“But it's not just a question of how many that is uncharted territory - it is also the density of the buildings being so close to each other and so close to homes and schools. It will be at least ten times the current density of data centers in the overlay district,” said Stoeger.
See Dr. Lyver's data here.
The noise levels in neighborhoods would fall between 60-72 dBA. which is beyond the maximum noise level allowed in a neighborhood at night.
According to the Prince William County Noise Ordinance, Chapter-14 if you experienced a noise level of 55-60 in a residential neighborhood, you could call the police.
One might be able to call the police on a data center, but muffling their cooling systems is not as easy as turning off the music after 10 p.m. Additionally, HVAC systems are currently exempt from noise ordinances.
Table from Prince William County Ordinance
Mixed Use District
But Lyver said it is the tone, pitch, and frequency of the noise that is the most troubling because it is not easy to tune out. It falls within the range of human speech, so the mind will latch onto it. People say it is annoying and disruptive, and it never stops.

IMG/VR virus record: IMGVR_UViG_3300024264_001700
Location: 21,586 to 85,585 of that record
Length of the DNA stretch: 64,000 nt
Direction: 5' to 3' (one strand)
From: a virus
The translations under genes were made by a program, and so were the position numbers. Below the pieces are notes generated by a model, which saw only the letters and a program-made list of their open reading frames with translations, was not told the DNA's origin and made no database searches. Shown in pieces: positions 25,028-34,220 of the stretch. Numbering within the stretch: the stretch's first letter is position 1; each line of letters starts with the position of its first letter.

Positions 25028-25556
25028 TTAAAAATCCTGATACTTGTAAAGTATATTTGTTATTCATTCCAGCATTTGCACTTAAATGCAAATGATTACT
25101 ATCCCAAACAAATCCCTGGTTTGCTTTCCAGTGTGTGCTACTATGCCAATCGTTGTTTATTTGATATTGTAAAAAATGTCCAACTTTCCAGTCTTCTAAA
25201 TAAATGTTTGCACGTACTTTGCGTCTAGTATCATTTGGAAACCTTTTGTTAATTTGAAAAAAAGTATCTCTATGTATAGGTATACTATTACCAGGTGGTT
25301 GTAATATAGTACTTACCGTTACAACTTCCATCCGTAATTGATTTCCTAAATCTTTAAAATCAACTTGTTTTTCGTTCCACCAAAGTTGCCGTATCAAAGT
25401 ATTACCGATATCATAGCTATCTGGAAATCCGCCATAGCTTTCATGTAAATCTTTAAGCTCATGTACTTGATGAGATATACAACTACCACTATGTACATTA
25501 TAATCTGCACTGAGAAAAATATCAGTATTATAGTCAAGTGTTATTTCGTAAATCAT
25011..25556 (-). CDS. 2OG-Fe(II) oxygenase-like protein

The noise of data centers has recently gained national attention. Chandler, Arizona made news since residents say the noise from the data centers is unbearable in their residential neighborhood. Residents hear it outside and even inside their homes. It keeps them awake at night. TV will not even tune it out.
Now Chandler is trying to reverse course. Their one data center paid $2 million to retrofit its building for noise mitigations, but residents say it is still a problem. And they have more data centers planned for the area.
Residents of the Great Oak community in Manassas have complained of noise from nearby data centers.
Acting County Executive Rebecca Horner and Brentsville Supervisor Jeanine Lawson-R said they are working with the data center operators to mitigate the problem, and they claim Amazon is being cooperative. They also explain it is a learning experience because they do not want the same problem to happen in other locations.
Proposed Mitigations & Planning
When data centers were first approved, no one was looking that closely at the noise levels. However, Lyver and others tried to inform decision makers prior to the planning commission meeting on the Devlin Technology Park.
Kulick and Lyver briefed Planning Commissioners Tom Gordy (Brentsville) and Rick Berry (Gainesville). They explained that the noise generated from the sites would be harmful to neighbors and students.
The project was very nearly delayed. Then Gordy took the lead, offering a proffer amendment and proceeding to approve the project.
Here is the proffered amendment: